by John Ineson
You will recall that in my last "John's Jottings" I wrote about the Nigeria 1963 World Jamboree Miniature sheet with the red printing omitted on the 3d value. Since then our member Fredrick Lawrence from the U.S. has written to say "You might recall, that Barry Mann (the US Scout stamp dealer) sold a purported example of this "error" quite a few years ago, back when he ran full page advertisements in the SOSSI Journal - so that would have been in the 1980s or 1990s. It was sent to the American Philatelic Expertising Service (APEX) for review, which found that it was faked, with the red color chemically removed. Barry of course took it back, and then resold it through a second advertisement, this time as a fake accompanied by the APEX certificate".
I have recently returned from Krakow in Poland, having been invited to attend the celebrations for their Scout Centenary. The camp was held in the large park in the city with some 8500 attending, not only from Poland but a number of overseas countries, including the U.K. The main celebrations took place throughout the city during the first weekend, when they virtually took over the largest and second largest squares with displays of Scouting, and activities on the stages that were erected in both areas. The city was 'flooded' with Scouts in uniform and was most impressive. Not only did these displays take place, but there were exhibitions in five other parts of the city including at an art gallery, library and museum. It was at the 1913 Scout Rally in Birmingham JUBILEUSZOWY ZLOT STULECIA HARCERSTWA that the only guests from abroad, were some 42 Scouts from Poland. Baden-Powell had a good relationship with Andrzej Malkowski, the founder of Scouting in Poland, who wrote a book about the Rally entitled Jak Skauci Praguja. It was in 1910 that he translated Scouting for Boys into Polish. Andrzej Malkowski died at the age of 30 in 1919 while on a mission for the Polish Army.
Earlier this month I attended the 15th Chris Hollingham Scout and Guide Badge, B-P, and Scout Memorabilia Meeting at Midhurst in West Sussex. This was well attended and has become very popular. Since the Gilwell Reunion organizers do not encourage any trade by collectors, I know that some people from abroad are going to attend this event on 27-28 August 2011 instead of the Reunion. On the Friday night most of those attending go to a local pub and on the Saturday there is the buffet and social gathering. The Gilwell Reunion is of course no longer a Wood Badge Reunion, but open to anybody who can afford to pay. I am afraid that much of the atmosphere of years gone by has simply disappeared. I am not the only person who thinks this, and the main reason for the event, in my opinion is to raise money. Many people who used the Lid now have to pay £50 on a Saturday between 1000-1600 hours instead of £25 last year. They have priced out all the stalls up the Essex Chase and the International Badgers Club are no longer allowed to have sales tables. People miss this as there is no programme on Thursday and Friday so they like to browse in this area.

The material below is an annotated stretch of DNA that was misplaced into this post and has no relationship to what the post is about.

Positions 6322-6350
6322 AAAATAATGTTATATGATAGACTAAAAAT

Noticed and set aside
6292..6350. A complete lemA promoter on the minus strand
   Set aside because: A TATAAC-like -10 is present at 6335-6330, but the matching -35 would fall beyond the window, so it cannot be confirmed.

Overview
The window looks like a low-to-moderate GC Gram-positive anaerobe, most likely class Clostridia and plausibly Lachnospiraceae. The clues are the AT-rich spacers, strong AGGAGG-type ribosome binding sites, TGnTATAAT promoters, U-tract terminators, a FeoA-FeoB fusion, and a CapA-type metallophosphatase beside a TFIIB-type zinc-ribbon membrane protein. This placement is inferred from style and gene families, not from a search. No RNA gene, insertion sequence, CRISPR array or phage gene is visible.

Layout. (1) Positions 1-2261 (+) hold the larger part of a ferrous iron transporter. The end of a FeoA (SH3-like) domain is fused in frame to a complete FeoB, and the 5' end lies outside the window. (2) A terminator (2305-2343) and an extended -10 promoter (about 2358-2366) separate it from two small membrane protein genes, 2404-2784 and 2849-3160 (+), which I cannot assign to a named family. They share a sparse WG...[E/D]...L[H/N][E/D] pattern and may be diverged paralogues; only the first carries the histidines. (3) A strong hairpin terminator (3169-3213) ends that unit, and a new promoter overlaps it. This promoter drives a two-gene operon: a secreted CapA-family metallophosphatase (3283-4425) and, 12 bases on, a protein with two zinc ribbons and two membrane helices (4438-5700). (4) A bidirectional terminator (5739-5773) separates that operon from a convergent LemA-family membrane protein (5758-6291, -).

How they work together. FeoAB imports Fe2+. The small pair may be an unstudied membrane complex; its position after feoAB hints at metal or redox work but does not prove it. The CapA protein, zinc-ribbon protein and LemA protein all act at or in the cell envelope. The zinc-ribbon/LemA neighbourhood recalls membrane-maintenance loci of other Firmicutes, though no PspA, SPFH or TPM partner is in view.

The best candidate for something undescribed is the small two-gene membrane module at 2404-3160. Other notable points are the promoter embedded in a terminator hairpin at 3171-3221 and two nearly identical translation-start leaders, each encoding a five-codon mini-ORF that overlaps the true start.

I know that I am intruding into Colin Walker's "Colin's Corner" but as I have very little philatelic news to report, I thought I would give details about a cigarette card sold by Warwick & Warwick earlier this month. It was a Lambert & Butler card issued in 1901 of Colonel Baden-Powell titled "The King of Scouts", a name given to him way before Scouting started in 1908. It is from a set of only one card and was described in good condition without faults and catalogued by Murray Cards at £400. This card made £220 (about US$ 330, € 264) plus 15% buyers premium.
As I write these notes, it is still holiday time in the northern hemisphere, and that could be the reason why have not seen any unusual Scout philatelic items for sale on eBay. However, a Baden-Powell item that was sold did interest me. As you may well know, B-P held the first 'experimental' Boy Scout camp on Brownsea Island between the 25th July and 9th of August 1907. A total of 22 boys and 3 leaders were present, and on 8th August, some, if not all of the boys were given a book to commemorate their involvement in the camp. The book which was sold on eBay, was called 'The Story of A Scout' by John Finnemore and published in 1902. The front flyleaf is signed in fountain pen by B-P. The full inscription reads: "W. Giles from RSS Baden Powell Scout Camp: 8. Aug. 07 Brownsea". The book was presented to Walter Giles, who was 14 at the time of the camp and who later became a baker in adult life, and finally passed away in 1969. The book had one major flaw as the front (cover) board has split away from the remainder of the book. The seller of the book purchased it from the Children's Book Shop in Hay-On-Wye around 1984/85, and although we do not know what he paid for this, it sold for £3200 (about US$4800 €3840).